Fosfomycin for Chronic Bacterial Prostatitis

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Prostatitis is the inflammation and infection of the

prostate. The bacterial pathogens involved are similar to those involved in

other urologic infections. Although Escherichia coli is

the most common causative pathogen, other etiologies include Pseudomonas aeruginosa, Klebsiella spp.,

Enterococcus spp., Enterobacter spp., Proteus spp., and Serratia spp. In sexually active

men, Neisseria gonorrhoeae and Chlamydia trachomatis should also

be consid­ered.1 Treatment of prostatitis can be difficult, as many

antimicrobials cannot penetrate into the prostate. Current oral treatment

options include fluoroquinolones, tetracyclines, and sulfame­thoxazole/trimethoprim.

However, adverse reac­tions and increasing resistance against these

antimicrobials warrant alternative options for oral therapy.

Fosfomycin is an attractive potential option because it does not cross-react

with other antimicrobials, making it a good choice in patients with extensive

drug allergies. It retains activity against many of the impli­cated organisms,

including multidrug-resistant strains such as extended-spectrum beta-lact­amase

(ESBL)-producing Enterobacteriales and

vancomycin-resistant enterococci. It is also available in an oral dosage form.

However, aside from a few case reports, there are limited data regarding the

dosing, duration, and efficacy of fosfomycin for the treatment of prostatitis.2,3

Karaiskos and colleagues conducted a prospective observation study that set out

to identify the effectiveness and safety of oral fosfomycin in the treatment of

chronic pros­tatitis.⁴ Patients were enrolled if they had more than 3 months of

symptoms consis­tent with prostatitis, positive urine/prostatic secretion

cultures, a negative polymerase chain reaction for sexually transmitted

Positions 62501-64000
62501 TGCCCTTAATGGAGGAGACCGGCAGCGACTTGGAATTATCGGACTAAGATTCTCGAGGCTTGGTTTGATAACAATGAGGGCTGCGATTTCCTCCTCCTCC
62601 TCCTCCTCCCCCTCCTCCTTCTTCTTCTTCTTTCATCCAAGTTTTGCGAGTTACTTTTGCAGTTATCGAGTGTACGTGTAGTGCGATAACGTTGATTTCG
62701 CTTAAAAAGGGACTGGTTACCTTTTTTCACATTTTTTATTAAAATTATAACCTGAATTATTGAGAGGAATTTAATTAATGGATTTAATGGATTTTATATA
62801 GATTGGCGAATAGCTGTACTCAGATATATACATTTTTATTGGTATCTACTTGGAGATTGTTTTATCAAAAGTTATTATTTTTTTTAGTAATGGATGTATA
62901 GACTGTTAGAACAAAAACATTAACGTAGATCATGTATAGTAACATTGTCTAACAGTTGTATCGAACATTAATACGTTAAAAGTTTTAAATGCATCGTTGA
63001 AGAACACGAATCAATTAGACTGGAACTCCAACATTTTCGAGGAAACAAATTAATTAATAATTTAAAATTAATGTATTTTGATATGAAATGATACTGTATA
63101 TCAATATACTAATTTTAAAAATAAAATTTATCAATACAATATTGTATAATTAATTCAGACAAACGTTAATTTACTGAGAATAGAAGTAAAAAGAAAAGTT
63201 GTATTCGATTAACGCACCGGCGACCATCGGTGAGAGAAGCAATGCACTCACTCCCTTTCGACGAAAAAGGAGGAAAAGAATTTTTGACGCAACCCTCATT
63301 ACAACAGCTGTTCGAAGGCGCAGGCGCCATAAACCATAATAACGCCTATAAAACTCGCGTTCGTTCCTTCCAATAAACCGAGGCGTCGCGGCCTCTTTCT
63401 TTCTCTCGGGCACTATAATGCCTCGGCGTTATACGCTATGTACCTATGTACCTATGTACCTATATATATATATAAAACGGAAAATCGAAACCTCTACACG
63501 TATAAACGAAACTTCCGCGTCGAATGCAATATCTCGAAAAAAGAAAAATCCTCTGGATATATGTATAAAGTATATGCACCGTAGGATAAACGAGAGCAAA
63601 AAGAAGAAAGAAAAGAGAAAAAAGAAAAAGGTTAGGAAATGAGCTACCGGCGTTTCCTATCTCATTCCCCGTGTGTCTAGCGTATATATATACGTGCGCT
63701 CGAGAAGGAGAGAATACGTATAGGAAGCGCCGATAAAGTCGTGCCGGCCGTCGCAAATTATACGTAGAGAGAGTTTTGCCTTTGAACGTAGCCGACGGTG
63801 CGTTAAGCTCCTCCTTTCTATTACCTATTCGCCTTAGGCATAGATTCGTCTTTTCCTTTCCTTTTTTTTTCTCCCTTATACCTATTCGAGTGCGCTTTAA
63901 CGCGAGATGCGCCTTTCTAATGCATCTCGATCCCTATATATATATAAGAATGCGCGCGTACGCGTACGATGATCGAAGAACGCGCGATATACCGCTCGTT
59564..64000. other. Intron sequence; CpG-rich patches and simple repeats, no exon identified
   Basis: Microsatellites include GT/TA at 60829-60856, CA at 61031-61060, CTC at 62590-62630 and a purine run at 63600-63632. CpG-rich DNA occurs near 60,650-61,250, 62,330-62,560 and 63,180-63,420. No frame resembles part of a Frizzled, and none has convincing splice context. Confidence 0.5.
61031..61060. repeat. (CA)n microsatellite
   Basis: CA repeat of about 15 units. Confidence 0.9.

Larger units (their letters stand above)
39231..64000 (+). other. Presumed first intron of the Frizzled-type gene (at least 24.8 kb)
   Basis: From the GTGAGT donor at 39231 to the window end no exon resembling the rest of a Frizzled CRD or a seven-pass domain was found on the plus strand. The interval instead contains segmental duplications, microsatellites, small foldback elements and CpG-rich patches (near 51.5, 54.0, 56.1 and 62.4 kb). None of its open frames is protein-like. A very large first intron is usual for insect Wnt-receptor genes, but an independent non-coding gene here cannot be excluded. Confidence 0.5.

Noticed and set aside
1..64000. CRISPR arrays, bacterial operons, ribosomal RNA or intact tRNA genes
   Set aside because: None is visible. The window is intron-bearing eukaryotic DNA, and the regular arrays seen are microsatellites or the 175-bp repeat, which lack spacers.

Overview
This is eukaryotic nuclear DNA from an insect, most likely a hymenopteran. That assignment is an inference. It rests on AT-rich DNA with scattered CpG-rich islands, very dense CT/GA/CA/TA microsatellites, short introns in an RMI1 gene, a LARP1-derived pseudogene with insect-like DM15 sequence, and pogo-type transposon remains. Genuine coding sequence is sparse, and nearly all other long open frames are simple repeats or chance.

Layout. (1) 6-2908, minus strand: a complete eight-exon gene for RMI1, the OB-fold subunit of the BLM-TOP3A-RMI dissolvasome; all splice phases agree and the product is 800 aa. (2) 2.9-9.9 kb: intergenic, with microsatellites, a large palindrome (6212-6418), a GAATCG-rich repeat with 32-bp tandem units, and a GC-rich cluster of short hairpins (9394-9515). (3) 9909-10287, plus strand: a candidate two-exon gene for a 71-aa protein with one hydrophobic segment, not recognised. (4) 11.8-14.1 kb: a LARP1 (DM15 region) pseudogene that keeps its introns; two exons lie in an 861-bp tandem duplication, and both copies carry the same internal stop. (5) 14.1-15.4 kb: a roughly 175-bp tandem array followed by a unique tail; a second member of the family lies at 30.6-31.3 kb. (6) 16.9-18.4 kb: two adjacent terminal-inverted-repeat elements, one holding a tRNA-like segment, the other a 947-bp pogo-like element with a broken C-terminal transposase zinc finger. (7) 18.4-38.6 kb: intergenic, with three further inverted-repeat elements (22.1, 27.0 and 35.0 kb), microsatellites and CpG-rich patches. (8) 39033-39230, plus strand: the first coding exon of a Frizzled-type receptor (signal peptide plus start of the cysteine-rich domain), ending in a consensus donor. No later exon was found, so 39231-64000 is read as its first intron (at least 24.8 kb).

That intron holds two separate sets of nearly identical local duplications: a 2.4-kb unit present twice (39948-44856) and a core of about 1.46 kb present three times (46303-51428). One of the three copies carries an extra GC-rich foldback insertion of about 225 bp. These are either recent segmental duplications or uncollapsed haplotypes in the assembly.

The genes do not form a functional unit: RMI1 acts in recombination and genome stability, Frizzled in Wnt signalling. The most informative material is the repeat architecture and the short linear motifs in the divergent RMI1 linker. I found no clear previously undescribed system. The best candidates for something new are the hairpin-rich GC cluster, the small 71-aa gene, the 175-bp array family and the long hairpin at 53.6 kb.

infections, imaging suggesting prostatic inflammation and did not have other

orally available antimicrobial options (eg, were resistant, had allergies or

adverse reactions). Patients provided consent to participate. Fosfomycin was

dosed at 3 g orally daily for 1 week, then 3 g orally every 48 hours for the

remainder of therapy. Patients were treated for either 6 weeks or 12 weeks, if

they had evidence of prostatic calcifica­tions. Minimum inhibitory concentrations

(MICs) were evaluated via Etest (bioMérieux). Primary outcomes included cure at

end of therapy, defined as resolution or improve­ment of all signs of

infection, and relapse rates, defined as isolation of the same caus­ative

pathogen during treatment or follow-up, at 3 and 6 months of follow-up.

Forty-four male patients were enrolled, ranging in age from 28 to 82 years

(median 54). Most patients had experienced 2 episodes of chronic bacterial

prostatitis. E coli was the most common

causative pathogen (66%), followed by Klebsiella (14%),

and Enterococcus faecalis (14%). Most

isolates were multi­drug-resistant (59%), with 23% displaying evidence of ESBL.

The median fosfomycin MIC was 1.5 mcg/ mL (range, 0.125-32 mcg/ mL) for

gram-negatives and 8 mcg/mL (range 4-24 mcg/ mL) for E faecalis.

Cure was achieved in 82% (36/44 patients) of participants at end of therapy,

with a similar breakdown between the 6- and 12-week groups (Table).

Cure at the 3- and 6-month follow-ups were 80% and 73%, respectively. Fosfomycin

resistance emerged in 5 patients, 2 were in the 6-week group and 3 in the

12-week group. Overall, fosfo­mycin was well tolerated. Eight patients (18%)

reported diarrhea, which resolved in 4 patients by extending the dosing

interval from every 48 hours to every 72 hours. One patient discontinued

treatment due to diarrhea. No patients tested positive for Clostridioides difficile.

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  • Posted

    Continuation of report.

    Although this was a small, single-center study with no comparator arm, the results provide valuable insight into the treatment of chronic bacterial prostatitis. This is the largest study to date of oral fosfomycin for this condition, with positive results. A more concrete dosing regimen was used, and the study provided long-term tolerability infor­mation. Additionally, a significant number of patients presented with resistant organisms.